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Jason Fry and Greg Prince
Faith and Fear in Flushing made its debut on Feb. 16, 2005, the brainchild of two longtime friends and lifelong Met fans.

Greg Prince discovered the Mets when he was 6, during the magical summer of 1969. He is a Long Island-based writer, editor and communications consultant. Contact him here.

Jason Fry is a Brooklyn writer whose first memories include his mom leaping up and down cheering for Rusty Staub. Check out his other writing here.

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You Might Miss Something

Missing a ballgame because you’re in Cooperstown is a pretty acceptable excuse — this weekend, for the second year in a row, my wife’s family gathered there and prowled the Hall of Fame. (Foreshadowing: Last year I was in the plaque gallery, headphones in ears, when Kirk Nieuwenhuis collected his first big-league hit.)

The 2013 Mets […]

Gold Stars

On Sunday afternoon a strange thing happened at Citi Field: The Mets won the kind of game that used to constantly go the Marlins’ way.

Seriously, if you’ve been a Mets fan for 10 years or so, look at this sequence out of context and tell me it doesn’t conjure up Soilmaster Stadium, Luis Castillo, Antonio […]

Five Guys Named Mets Outfielders

I’ve decided there are three junctures of the Spring Training schedule that make the endless nature of the exhibition interregnum worthwhile.

First, there’s that inaugural Spring Training broadcast, when those voices you value most greet you for the first time in a proper context in months. You might have heard them announcing hockey or college basketball […]

Too Soon for a June Swoon

“What is happiness? It’s a moment before you need more happiness.”
—Don Draper

The rockheads were at it again Wednesday night, and again it was the Mets who pulled more rocks than the Nationals, losing once more in frustrating fashion and falling a little further away from first place in the National League East, a perch nobody…nobody…envisioned […]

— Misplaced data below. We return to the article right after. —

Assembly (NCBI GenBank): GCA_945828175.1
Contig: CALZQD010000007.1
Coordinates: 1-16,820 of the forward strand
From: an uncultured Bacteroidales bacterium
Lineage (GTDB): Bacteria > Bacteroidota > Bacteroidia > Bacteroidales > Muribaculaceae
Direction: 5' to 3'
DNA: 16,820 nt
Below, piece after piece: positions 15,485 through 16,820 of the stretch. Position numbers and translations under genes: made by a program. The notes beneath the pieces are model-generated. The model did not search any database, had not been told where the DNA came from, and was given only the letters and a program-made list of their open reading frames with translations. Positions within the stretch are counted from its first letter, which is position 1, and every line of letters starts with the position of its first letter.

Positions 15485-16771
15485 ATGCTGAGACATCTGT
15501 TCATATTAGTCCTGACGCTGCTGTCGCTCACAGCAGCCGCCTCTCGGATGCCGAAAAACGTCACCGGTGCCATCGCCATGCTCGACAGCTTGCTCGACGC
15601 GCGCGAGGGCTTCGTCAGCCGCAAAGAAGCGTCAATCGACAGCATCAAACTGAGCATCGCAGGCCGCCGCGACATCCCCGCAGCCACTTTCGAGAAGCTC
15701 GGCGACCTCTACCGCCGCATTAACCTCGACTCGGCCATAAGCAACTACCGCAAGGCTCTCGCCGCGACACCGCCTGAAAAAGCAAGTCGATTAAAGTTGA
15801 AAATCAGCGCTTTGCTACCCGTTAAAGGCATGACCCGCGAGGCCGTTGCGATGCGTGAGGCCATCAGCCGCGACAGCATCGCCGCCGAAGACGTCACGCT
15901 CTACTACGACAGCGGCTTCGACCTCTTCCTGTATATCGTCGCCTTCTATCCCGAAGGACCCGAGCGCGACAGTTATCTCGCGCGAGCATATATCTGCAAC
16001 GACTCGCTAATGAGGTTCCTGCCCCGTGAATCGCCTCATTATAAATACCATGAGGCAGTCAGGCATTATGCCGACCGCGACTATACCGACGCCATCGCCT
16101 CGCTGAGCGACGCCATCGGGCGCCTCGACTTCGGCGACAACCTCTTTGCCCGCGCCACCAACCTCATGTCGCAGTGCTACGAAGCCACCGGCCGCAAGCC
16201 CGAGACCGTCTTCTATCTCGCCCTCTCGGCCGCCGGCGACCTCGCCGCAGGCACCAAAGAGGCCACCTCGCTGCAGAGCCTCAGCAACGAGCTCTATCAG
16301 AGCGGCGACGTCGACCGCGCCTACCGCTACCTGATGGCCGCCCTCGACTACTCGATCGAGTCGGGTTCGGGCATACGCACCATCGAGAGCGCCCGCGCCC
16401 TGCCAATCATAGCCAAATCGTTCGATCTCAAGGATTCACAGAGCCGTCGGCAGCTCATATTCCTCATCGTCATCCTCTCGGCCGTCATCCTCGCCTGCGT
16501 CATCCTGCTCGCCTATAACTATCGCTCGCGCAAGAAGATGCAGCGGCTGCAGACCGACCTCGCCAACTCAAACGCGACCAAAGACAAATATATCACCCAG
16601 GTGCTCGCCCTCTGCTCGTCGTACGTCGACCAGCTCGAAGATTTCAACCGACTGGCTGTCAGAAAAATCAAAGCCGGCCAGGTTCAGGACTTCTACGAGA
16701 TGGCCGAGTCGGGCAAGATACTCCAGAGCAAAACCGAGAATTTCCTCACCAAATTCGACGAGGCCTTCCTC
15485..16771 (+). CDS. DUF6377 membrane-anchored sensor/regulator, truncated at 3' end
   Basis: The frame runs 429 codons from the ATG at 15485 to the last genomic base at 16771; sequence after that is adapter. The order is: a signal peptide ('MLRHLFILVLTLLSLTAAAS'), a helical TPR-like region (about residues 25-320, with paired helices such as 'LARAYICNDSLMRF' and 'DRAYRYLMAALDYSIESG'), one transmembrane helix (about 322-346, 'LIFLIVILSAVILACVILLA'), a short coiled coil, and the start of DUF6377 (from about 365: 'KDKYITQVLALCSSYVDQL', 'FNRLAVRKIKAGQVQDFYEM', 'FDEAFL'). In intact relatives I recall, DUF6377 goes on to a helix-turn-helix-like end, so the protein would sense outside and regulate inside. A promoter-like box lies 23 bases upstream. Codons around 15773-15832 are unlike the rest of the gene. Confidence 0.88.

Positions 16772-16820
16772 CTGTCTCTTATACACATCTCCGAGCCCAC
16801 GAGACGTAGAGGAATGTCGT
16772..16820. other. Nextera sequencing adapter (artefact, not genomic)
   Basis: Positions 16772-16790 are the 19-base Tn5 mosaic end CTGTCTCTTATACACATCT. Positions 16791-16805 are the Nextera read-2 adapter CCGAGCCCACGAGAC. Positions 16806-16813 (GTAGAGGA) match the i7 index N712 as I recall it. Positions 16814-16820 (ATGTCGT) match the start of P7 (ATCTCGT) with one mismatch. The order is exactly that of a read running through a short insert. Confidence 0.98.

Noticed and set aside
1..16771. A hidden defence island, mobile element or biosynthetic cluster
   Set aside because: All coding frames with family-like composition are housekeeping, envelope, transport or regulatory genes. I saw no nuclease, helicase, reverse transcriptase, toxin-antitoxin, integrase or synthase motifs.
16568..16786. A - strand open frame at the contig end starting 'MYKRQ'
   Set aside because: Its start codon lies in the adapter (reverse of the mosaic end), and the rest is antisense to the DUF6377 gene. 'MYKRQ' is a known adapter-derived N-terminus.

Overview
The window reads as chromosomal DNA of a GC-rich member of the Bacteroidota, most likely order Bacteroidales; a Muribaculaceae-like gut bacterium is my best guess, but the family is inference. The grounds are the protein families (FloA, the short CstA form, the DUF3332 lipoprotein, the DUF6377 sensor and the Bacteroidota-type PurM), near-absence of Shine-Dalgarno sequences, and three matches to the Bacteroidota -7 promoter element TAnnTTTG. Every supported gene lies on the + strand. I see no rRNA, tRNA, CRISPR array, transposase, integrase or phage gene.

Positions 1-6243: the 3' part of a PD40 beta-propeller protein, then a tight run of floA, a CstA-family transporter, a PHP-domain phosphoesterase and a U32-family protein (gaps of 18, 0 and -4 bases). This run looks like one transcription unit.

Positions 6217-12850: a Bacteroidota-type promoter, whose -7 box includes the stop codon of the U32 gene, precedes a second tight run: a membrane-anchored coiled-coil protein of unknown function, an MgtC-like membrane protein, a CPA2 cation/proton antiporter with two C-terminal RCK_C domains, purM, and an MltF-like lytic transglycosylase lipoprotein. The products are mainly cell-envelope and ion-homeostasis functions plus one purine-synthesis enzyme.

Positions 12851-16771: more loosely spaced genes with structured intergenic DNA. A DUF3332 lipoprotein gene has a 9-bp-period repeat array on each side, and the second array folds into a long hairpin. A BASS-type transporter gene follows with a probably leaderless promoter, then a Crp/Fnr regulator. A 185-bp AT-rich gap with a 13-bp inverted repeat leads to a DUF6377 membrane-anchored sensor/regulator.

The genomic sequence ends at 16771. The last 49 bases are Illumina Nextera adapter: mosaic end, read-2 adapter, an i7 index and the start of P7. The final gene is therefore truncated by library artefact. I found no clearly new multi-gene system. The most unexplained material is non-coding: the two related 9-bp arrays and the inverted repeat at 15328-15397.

Necessary Revisions

Thursday in Hempstead was incredibly outstanding, if not quite as incredibly outstanding as Thursday in Flushing, thus some last-minute changes to Friday’s program have been implemented.



When Rookies Represent An Experience

FRIDAY, APRIL 27, 10:30 AM
Sustainability Issues Related To […]

The Pride of the Neighborhood

Between one of Tuesday night’s half-innings when nobody was touching either starting pitcher, Citi Field’s bounty of video screens posted a trivia question answered by a random face in the crowd. Engrossed in conversation, I didn’t catch the question, but when I heard the answer, I knew what would happen next: the answer would walk […]

Aura of Less Than Success

The Mets all but screwed up a game started by Mike Pelfrey and it had absolutely nothing to do with Mike Pelfrey.

Now that’s what I call progress.

Other events covering the bottom of the eighth through the bottom of the ninth inning Saturday afternoon…now that’s what I’d call retrogression.

It was going to be such a simple […]

Giants: Go Back Where You Didn't Come From

Nothing makes you dislike a team you normally barely notice than being surrounded by a surfeit of its followers. Who knew the San Francisco Giants had enough followers in New York to constitute a dislikable surfeit?

It must be because every 23-year-old from the San Francisco Bay Area packed his or her belongings and moved to […]

It's A Happy Fan That Grins

David Wright has 733 career RBIs, a .500 batting average and, I vaguely recall, a fractured pinky. Ike Davis has three home runs in four days despite playing no games for four-and-half months last season and contracting valley fever this spring. Kirk Nieuwenhuis has been leading off games in the major leagues for one day […]

By the Shores of Otsego Lake

Why did it take me nearly 43 years to get to Cooperstown? I’m not really sure.

For a while it was because I was a kid, and I don’t think it occurred to me that the Baseball Hall of Fame was somewhere you could actually go, even though I must have read approximately eleventy-billion Baseball Digest […]